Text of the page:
I mean – can someone please tell me where anyone on the Yes side has said children were red herrings? Didn’t think so.
The No campaign have also made “attacks on their personal beliefs” a cornerstone of their argument. When they talk about going around being afraid to speak in public about how they feel and who they are for fear of being called names and perceived as pariahs, I am still struggling to understand how they cannot see the irony.
In reality, nobody is attacking what they believe. I just don’t see why those beliefs need to be enshrined in a Constitution which is meant to be for everyone in the State, not just a subset of those who happen to tick the “right” boxes.
Whatever way the vote goes on Friday, Canon Law will remain as it always was, and if any significant number on the Yes side has a problem with that then I would be very much surprised. Nobody with any sense is going to go running into Catholic churches demanding that they be gay married.
Sure, there will be those who are hateful and abusive to people of faith, just as there will be those hateful and abusive to the LBGTI community. I’d like to think that after Friday the majority of civilised citizens on both sides can come together and demonstrate that such hatred cannot be tolerated.
So given everything the No campaign can muster amounts to mis-direction, it leaves the rest of us to discuss what is actually up for debate, namely the overall issue of Equality which underpins the specific nature of same-sex marriage.
I am very confident that the Yes side will be victorious this weekend, but I do have two concerns, and both involve complacency.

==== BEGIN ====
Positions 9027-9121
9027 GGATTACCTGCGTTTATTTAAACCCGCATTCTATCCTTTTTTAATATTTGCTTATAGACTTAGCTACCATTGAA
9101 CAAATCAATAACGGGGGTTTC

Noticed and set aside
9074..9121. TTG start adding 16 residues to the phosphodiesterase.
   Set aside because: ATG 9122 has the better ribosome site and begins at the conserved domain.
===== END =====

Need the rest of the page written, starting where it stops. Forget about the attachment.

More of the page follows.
First, there is the fear that many will stay away from the polls because they are sure a victory is going to happen. We don’t just need victory to happen. We need it to happen with a statement. I will be very disappointed if the turnout is less than 75% and/or the Yes vote is less than 60%, though I do believe one happening is dependant on the other.
My second concern is that should this referendum pass as expected, the overall pursuit for true Equality in legislation in Ireland will be put on the back burner.
The “Left”/progressive side of the population could be tempted to bask in the glory of a decent victory for longer than they should, while the “Right”/conservative side (many of whom are voting Yes) could assume the position “Well you’ve got your same-sex marriage now; we presume you won’t have the cheek to ask for anything else for a long time!”
Equality, be it among those of different sexual orientation, those of different religious beliefs, those of different races, different incomes, different anything really, is never something we should ask for. It is something we should expect.
Rónán Mullen constantly talks about the society he’d like to see in Ireland. Well the society I would like to see is one which includes Rónán Mullen before I know anything about him. That is why I am voting Yes.
I have no right to instruct you how to vote. But if you are on the register please, please, PLEASE make the time to at least exercise your democratic right this Friday.
PS – On the other question before the people, while I would probably be inclined to vote for a generic 35-year-old candidate before a generic 21-year-old one in a presidential election, I certainly don’t see why we should stop such a hypothetical ballot taking place, so I am also voting yes.
© JL Pagano 2015